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On this episode, Dr. Lee Pierce (she/they)–Asst. Prof. of Communication at SUNY Geneseo–interviews Bryan McCann (he/his)–Associate Professor of Communication at Louisiana State University–on a...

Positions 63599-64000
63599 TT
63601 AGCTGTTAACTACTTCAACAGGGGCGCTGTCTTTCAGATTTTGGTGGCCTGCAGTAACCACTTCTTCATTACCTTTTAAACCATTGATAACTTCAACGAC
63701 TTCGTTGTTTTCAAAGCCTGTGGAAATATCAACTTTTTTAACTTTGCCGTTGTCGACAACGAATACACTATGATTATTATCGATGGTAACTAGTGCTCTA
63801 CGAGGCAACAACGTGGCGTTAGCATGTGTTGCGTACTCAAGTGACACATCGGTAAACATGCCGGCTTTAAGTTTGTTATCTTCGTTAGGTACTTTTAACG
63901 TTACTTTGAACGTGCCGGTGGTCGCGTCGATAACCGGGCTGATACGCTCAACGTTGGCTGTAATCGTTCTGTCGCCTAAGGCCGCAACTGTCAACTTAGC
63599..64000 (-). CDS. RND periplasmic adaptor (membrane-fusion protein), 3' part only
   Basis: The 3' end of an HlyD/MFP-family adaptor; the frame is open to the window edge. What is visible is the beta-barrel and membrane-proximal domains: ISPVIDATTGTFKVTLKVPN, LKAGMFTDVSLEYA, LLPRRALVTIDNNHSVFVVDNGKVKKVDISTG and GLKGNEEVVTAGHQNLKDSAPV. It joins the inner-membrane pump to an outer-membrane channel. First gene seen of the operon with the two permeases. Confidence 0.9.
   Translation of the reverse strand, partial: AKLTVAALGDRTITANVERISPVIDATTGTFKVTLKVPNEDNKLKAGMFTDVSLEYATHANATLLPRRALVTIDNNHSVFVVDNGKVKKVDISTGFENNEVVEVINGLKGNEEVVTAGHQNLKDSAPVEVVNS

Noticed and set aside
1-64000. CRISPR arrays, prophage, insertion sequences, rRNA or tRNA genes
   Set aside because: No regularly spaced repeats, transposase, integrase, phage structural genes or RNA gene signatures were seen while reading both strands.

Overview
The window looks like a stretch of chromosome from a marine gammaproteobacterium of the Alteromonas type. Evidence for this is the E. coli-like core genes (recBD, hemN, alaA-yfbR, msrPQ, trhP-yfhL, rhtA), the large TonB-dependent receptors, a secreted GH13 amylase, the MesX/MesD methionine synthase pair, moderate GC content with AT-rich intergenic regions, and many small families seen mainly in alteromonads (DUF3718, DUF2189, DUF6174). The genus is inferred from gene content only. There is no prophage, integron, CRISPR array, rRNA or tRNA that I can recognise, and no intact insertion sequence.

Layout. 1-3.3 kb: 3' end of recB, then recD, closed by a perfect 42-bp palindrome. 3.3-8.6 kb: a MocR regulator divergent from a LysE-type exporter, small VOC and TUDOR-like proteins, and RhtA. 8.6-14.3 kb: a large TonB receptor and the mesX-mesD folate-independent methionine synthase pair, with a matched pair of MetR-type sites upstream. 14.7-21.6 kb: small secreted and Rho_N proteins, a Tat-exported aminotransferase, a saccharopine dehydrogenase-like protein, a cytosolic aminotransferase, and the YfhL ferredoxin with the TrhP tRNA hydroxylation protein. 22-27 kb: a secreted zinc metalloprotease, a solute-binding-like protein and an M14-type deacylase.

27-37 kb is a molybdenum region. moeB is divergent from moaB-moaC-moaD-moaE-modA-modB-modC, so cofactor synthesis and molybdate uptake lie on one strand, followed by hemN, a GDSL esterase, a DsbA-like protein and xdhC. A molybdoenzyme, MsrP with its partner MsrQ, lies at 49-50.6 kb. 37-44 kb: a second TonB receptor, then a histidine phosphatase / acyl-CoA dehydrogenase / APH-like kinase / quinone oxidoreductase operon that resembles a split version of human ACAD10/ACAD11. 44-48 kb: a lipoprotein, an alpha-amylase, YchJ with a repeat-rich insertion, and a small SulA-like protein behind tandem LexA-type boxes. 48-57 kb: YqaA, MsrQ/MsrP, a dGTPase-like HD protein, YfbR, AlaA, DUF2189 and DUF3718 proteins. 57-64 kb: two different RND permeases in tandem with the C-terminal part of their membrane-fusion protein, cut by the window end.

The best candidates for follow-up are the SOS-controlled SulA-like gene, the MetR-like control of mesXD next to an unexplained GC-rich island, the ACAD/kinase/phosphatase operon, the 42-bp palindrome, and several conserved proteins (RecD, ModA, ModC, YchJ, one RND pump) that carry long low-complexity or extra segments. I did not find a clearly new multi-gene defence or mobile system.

On this episode, Dr. Lee Pierce (she/they)–Asst. Prof. of Communication at SUNY Geneseo–interviews Bryan McCann (he/his)–Associate Professor of Communication at Louisiana State University–on a dope new work of cultural criticism The Mark of Criminality: Rhetoric, Race, and Gangsta Rap in the War-on-Crime Era (University of Alabama Press, 2017). The Mark of Criminality positions the work of key gangsta rap artists–Dr. Dre, Snoop Dogg, and Tupac Shakur–as well as the controversies their work produced, squarely within the law-and-order politics and popular culture of the 1980s and 1990s to reveal a profoundly complex period in American history when the meanings of crime and criminality were incredibly unstable. McCann argues that, among other well-circulated meanings, the mark of criminality was a source of power, credibility, and revenue. By understanding gangsta rap as a potent, if deeply imperfect, enactment of the mark of criminality, we can better understand how crime is always a site of struggle over meaning.